This being ten years after 2001, I have been thinking a great deal about what happened in Eritrea ten years ago. Ten years ago, there was a conflict: on the one side, you had journalists, reformers, students, the elderly, ordinary citizens all politely and peacefully requesting modest changes; and on the other side you had the PFDJ, its chairman and functionaries engaged in a brutal campaign of defamation. If I describe this conflict as a contest between good and evil, right and wrong, light and dark, spring and eclipse, I will lose my secular fundamentalist friends. Secular fundamentalists are not very comfortable with words like “good” and “evil”: they are too absolute for them. They prefer neutral terms like acceptable and unacceptable; desirable and undesirable; and the line between the two is so blurred, it requires a great deal of nuance and contemplation and, therefore, they will decide to remain seized of the matter, thank you very much. But I consider 2000-2001 as the contest between sunshine and total eclipse and, unfortunately for us, darkness won. But eclipses don’t last forever.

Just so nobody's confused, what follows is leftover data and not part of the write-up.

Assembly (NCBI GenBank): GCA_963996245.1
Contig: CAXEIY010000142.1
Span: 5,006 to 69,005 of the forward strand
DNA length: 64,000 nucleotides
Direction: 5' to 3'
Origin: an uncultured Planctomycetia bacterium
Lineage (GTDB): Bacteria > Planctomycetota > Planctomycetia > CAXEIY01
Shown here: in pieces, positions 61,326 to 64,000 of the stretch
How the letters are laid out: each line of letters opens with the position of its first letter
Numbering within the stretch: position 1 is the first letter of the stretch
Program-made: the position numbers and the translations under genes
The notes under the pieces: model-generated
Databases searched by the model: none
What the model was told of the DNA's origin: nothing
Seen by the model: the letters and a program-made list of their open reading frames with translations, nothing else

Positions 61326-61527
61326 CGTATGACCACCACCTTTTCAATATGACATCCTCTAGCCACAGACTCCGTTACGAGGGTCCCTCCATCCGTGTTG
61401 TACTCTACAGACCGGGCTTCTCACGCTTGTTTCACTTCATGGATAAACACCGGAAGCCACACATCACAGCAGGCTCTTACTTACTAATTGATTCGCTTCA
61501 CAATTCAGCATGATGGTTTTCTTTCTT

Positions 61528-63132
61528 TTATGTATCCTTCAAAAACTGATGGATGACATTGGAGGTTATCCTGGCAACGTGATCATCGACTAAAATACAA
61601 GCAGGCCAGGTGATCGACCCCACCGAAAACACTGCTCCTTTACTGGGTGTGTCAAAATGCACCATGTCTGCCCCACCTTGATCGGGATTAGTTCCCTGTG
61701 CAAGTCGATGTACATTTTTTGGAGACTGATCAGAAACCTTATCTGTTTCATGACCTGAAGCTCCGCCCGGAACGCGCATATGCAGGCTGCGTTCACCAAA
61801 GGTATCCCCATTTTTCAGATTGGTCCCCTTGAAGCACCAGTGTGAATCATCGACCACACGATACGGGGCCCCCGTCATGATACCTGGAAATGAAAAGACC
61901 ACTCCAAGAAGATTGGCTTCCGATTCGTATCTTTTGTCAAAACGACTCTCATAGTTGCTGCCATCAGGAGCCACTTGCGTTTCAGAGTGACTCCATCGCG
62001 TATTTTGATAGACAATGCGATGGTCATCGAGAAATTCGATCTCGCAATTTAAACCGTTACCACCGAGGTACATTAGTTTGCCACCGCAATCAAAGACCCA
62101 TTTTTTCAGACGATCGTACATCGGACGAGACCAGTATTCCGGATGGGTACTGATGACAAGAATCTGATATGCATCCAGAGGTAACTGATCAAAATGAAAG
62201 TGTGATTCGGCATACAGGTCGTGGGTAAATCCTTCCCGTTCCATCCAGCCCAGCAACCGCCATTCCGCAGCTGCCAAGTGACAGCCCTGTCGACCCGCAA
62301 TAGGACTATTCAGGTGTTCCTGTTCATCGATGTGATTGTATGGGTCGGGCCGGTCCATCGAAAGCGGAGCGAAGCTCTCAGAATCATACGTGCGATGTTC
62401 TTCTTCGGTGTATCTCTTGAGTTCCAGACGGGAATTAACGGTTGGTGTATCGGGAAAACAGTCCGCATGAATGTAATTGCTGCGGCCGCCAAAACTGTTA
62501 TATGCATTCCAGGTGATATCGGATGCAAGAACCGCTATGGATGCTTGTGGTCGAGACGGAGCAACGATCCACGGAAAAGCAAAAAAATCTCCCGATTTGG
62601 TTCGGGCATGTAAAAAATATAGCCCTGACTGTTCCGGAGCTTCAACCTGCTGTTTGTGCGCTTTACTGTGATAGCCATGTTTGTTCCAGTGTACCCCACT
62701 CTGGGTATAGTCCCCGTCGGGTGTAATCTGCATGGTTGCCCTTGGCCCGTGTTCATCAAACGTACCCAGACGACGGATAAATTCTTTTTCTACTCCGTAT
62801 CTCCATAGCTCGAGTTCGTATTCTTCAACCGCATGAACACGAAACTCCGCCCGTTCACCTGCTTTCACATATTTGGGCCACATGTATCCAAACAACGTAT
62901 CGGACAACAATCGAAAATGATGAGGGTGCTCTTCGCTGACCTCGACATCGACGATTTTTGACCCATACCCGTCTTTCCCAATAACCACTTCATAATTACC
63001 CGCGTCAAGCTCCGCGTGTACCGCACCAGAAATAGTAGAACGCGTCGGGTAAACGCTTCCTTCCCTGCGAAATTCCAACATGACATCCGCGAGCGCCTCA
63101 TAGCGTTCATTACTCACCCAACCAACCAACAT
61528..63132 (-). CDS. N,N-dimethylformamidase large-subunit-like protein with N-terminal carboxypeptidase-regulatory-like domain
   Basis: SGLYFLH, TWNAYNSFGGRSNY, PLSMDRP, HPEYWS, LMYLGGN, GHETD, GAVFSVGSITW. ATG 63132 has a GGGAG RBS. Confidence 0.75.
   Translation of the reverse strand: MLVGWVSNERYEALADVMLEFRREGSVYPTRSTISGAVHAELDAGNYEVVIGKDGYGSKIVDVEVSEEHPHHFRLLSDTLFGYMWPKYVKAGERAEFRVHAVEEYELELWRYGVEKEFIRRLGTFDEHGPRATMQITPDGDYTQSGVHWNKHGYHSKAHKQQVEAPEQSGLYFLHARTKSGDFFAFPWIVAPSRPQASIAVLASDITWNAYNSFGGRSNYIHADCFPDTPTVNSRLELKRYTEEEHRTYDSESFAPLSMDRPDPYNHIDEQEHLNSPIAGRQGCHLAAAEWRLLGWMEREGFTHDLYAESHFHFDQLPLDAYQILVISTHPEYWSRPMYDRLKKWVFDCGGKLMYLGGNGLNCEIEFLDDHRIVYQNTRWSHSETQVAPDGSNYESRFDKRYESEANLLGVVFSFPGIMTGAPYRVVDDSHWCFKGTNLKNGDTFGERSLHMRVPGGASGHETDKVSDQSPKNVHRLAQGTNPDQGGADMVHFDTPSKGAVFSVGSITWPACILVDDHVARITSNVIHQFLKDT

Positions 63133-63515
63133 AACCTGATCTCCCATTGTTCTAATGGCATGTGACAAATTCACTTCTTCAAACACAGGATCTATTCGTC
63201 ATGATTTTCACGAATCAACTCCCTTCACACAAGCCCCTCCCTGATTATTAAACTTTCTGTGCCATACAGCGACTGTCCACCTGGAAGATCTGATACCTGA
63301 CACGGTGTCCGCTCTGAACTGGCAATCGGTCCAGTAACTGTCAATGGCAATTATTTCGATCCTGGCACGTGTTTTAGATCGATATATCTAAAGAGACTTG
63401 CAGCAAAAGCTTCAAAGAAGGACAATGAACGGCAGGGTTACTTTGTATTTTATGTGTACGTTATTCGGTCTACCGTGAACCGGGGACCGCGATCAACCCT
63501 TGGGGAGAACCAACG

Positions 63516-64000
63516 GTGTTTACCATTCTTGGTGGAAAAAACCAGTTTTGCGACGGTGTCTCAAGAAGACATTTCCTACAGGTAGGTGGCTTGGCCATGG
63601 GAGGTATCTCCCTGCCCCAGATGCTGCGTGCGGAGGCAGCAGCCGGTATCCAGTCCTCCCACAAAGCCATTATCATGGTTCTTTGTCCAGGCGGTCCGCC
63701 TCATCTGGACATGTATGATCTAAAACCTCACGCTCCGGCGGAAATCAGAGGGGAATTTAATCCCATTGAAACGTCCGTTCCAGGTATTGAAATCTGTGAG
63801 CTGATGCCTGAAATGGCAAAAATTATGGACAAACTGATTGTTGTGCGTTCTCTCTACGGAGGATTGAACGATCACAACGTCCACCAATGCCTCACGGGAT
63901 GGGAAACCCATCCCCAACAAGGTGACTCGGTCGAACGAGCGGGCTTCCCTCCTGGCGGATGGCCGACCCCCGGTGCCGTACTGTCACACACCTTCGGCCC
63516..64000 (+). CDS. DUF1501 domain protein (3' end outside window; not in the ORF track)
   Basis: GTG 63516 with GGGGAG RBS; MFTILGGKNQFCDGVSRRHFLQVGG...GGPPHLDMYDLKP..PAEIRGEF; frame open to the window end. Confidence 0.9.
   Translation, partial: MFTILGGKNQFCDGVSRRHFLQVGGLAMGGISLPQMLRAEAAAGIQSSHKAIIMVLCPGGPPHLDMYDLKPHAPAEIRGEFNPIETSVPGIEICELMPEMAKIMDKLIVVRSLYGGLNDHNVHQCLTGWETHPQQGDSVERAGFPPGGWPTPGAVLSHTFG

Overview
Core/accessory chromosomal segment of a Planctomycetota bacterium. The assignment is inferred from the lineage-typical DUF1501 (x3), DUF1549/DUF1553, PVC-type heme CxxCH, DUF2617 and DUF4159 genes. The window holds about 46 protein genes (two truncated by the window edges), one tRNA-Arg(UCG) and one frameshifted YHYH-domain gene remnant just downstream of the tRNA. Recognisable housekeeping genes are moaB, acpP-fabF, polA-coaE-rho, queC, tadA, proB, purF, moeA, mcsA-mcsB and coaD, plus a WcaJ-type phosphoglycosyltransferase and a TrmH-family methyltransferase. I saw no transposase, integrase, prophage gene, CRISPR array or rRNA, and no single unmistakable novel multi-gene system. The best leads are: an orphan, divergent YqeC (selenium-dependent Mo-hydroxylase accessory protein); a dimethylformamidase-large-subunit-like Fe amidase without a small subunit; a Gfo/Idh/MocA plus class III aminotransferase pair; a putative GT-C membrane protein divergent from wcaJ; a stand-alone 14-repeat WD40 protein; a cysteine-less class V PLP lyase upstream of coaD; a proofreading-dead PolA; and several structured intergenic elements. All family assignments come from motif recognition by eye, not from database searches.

Ten years ago, I was not sure of many things, but of one: that if Isaias Afwerki prevailed, there would be an attempt to erase from history what transpired in 2001. That is what dictators do. So, I printed out virtually every interesting writing—including letters to the editor—which appeared in Eritrea’s private press. And my objective for 2011 is simple: Alnahda will focus on what was chronicled by the Eritrean private press which, in its short life-span, was able to give us a rare look into an Eritrean citizen losing his fear, and an Eritrean regime confounded and losing its footing. I will call the series Eritrean Spring. It is really important that those of us who get opportunities to write do not accidentally promote the one desire of the Eritrean regime—to whitewash this important epoch of Eritrean history—and that we must re-print, translate, and widely distribute them before they are forgotten. It will embolden and inspire those fighting for Eritrean freedom; it will renew your faith in the Eritrean people, and it will show you that the dictator, for all his huffing and puffing, is mortal and easily spooked.
That it will annoy as hell the PFDJ and all its henchmen is just a pleasant side effect that I will learn to live with.
I wasn’t sure where to begin until I read this email from a correspondent responding to an Awate Team article about Isaias Afwerki’s habit of deflecting accountability by sending his own comprehensive exam. The writer says: